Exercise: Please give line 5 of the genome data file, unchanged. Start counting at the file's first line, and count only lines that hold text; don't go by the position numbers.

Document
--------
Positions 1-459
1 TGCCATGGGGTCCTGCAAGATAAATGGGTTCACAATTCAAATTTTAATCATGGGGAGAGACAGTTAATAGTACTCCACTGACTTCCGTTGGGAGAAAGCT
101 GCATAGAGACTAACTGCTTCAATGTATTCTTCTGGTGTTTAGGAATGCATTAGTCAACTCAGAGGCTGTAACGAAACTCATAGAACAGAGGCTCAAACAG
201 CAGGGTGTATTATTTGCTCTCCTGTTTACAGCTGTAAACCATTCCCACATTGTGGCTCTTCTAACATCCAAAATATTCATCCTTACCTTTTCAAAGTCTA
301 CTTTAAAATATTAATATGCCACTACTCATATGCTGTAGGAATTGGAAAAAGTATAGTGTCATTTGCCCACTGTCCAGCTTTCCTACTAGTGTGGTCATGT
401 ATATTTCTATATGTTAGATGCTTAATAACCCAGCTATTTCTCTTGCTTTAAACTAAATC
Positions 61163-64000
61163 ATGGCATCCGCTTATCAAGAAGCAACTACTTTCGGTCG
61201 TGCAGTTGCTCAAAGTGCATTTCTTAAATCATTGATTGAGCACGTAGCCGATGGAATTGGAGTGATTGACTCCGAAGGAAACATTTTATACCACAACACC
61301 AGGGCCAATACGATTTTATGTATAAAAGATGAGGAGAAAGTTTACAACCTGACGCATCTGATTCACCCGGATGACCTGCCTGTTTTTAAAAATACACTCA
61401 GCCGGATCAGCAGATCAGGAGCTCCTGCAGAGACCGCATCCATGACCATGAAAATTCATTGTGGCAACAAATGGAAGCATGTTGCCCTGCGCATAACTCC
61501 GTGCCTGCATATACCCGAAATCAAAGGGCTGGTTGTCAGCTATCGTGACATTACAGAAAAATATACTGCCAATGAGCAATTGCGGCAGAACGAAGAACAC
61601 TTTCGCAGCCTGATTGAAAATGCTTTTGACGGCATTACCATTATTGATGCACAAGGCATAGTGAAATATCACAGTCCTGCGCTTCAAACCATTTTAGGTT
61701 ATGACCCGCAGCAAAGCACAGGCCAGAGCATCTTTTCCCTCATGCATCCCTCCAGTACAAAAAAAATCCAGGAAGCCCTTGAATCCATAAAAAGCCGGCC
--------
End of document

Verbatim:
301 CTTTAAAATATTAATATGCCACTACTCATATGCTGTAGGAATTGGAAAAAGTATAGTGTCATTTGCCCACTGTCCAGCTTTCCTACTAGTGTGGTCATGT